Ozu East Kitchen
 

Spicy tuna omusubi

 

"Chicken" fried tofu

Creative international ramen mashups in Atwater Village

By Peter Cheng

The brainchild of film producer turned restaurateur Paul Ti, this small neighborhood spot serving pan-Asian dishes has quickly made a name for itself in Atwater Village. In a relaxed, airy space outlined with clean whites and dark wood accents, a counter-service menu of snacks, small plates, and Ramen keeps Japanese at it’s core while incorporating the undeniable influence of Yi’s Korean-American background, along with the occasional injection of flavors from much further west.

The avocado “toast” is an inspired re-envisioning of the familiar favorite, with Ozu’s tangy, yuzu-spiked guacamole spread over crisped wedges of rice. In this new guise it’s both vegan and gluten-free—a bonus if dietary restrictions have kept you from joining in on the avocado toast fun, and delicious regardless.

Chicken karaage, made with juicy, bite-sized pieces of Jidori chicken thighs, is reminiscent of Taiwanese popcorn chicken, while the chile-citrus salt wings evoke Cantonese salt-and-pepper preparations. The Pork rolls are a simple but tasty twist on the popular beef roll dishes found in restaurants across the San Gabriel Valley.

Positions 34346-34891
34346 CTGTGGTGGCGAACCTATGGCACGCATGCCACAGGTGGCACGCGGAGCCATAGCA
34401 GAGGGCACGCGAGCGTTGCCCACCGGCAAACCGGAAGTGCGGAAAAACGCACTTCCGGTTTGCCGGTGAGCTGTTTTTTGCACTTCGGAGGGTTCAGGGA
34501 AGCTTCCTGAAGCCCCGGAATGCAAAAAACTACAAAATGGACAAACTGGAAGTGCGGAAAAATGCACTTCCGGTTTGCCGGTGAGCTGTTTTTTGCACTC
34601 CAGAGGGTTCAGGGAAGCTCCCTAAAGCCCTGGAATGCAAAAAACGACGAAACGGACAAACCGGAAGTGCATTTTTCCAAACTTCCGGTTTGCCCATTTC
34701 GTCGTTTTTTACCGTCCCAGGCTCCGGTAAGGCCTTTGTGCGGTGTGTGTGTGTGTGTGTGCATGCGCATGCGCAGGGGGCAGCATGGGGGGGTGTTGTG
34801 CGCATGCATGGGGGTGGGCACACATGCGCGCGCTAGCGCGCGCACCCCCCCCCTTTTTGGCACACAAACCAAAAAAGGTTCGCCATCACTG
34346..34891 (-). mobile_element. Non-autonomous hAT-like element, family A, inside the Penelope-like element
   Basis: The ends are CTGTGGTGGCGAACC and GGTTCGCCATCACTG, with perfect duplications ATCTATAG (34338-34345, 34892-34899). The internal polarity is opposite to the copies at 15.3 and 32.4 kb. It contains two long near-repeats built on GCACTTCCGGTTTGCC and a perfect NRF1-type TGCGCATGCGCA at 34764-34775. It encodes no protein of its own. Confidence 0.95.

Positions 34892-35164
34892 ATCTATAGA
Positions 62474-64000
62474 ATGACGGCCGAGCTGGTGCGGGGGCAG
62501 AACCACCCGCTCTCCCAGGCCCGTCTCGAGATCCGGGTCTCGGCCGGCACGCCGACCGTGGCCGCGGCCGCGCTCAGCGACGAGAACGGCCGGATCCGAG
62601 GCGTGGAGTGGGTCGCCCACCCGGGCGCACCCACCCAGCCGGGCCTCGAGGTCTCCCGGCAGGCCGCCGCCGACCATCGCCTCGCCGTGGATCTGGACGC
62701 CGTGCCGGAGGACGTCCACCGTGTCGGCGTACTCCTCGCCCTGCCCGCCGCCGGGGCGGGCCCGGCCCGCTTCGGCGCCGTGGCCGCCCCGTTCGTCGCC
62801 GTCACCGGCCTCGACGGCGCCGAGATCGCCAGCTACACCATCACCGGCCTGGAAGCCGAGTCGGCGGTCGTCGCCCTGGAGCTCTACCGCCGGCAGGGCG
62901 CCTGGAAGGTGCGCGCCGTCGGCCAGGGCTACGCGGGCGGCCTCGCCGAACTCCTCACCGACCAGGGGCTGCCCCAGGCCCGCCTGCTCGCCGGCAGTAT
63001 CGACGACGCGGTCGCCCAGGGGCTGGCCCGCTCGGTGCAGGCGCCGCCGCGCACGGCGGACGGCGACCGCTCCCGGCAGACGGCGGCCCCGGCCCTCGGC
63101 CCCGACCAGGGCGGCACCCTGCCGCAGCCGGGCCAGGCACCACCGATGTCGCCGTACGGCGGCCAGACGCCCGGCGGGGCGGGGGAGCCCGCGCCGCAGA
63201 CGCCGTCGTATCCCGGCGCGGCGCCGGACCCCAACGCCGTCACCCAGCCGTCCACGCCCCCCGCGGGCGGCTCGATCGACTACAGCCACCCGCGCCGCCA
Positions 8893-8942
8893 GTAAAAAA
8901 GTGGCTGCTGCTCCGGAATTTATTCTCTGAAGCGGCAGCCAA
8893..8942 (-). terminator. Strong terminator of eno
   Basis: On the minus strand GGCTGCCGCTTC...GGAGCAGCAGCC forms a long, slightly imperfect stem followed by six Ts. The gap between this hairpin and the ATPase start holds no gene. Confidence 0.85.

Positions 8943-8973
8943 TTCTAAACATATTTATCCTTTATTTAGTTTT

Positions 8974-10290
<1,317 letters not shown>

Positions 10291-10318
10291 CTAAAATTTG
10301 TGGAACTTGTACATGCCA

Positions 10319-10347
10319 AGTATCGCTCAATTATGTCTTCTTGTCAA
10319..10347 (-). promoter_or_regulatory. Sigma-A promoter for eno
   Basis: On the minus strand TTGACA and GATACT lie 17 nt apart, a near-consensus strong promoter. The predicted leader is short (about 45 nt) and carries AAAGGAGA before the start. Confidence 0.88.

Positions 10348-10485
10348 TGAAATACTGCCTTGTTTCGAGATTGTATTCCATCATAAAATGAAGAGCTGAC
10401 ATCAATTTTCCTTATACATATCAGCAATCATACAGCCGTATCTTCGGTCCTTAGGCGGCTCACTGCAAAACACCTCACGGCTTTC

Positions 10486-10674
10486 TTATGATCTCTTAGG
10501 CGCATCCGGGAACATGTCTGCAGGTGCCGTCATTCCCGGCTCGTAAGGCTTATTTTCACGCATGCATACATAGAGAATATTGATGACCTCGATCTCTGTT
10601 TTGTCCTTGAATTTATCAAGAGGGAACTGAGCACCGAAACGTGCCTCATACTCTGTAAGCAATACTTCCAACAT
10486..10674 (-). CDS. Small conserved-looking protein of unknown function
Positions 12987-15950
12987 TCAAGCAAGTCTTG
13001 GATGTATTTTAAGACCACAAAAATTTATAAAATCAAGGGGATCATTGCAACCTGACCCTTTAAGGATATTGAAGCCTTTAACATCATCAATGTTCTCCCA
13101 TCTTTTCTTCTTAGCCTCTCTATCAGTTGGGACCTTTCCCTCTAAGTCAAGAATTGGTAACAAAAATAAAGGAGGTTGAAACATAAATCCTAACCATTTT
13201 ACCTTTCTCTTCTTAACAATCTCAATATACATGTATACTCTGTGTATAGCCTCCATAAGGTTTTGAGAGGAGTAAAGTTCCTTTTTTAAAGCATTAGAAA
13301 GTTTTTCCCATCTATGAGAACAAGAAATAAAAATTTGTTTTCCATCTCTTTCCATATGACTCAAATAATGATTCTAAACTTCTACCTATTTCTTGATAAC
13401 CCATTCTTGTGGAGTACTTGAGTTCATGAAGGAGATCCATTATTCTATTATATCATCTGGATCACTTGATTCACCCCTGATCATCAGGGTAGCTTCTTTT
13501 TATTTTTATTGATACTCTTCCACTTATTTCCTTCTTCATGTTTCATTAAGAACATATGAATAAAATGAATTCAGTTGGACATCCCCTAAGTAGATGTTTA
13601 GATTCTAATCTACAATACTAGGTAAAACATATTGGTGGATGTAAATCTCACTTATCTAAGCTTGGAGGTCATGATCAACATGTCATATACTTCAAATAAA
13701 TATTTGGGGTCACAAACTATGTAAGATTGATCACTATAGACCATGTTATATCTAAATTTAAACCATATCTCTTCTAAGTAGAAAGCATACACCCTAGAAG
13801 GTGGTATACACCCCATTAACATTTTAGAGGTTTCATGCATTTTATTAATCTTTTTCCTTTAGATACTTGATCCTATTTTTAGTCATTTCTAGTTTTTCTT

You can easily fill up on all of these small plates, but oh, how you’d be missing out if you didn’t save room for the ramen. The Los Angeles Times described the Ozu pork ramen (pictured below) as “what may be the most characteristically LA ramen in Los Angeles.” With its clean and light broth, it’s probably healthier than others around town, too—without compromising on taste—while still offering a classic take on tonkotsu ramen.

The adventurous should try the dip ramen, a fascinating dish that sprang from the mind of owner Paul Yi, who had an idea to substitute ramen noodles for the fries in the classic French mussels dish moules frites. Chef Joshua Han further developed the idea with an Italian-inspired mugwort pesto. Dip the noodles into the miso-mussels reduction before eating this utterly untraditional tsukemen.

Yi’s creativity also shines through in a dish he created on his own years ago: the kimchi udon shrimp. Yi says that customers swear there’s cheese in the sauce, but it’s actually a combination of cream and kimchi that fools the senses, in the best way possible. Pair it with something from the small but capable selection of beer and wine, and finish with a scoop of matcha green tea gelato if you want a taste of the traditional to end your meal.

hours

Dinner: Tue–Thu 5 PM–9 PM; Fri–Sat 5 PM–10 PM; Sun 5 PM–9 PM
Lunch: Tue–Sun noon–3 PM
Closed Monday

price range

$6 (avocado “toast”) to $13 (kimchi udon shrimp)
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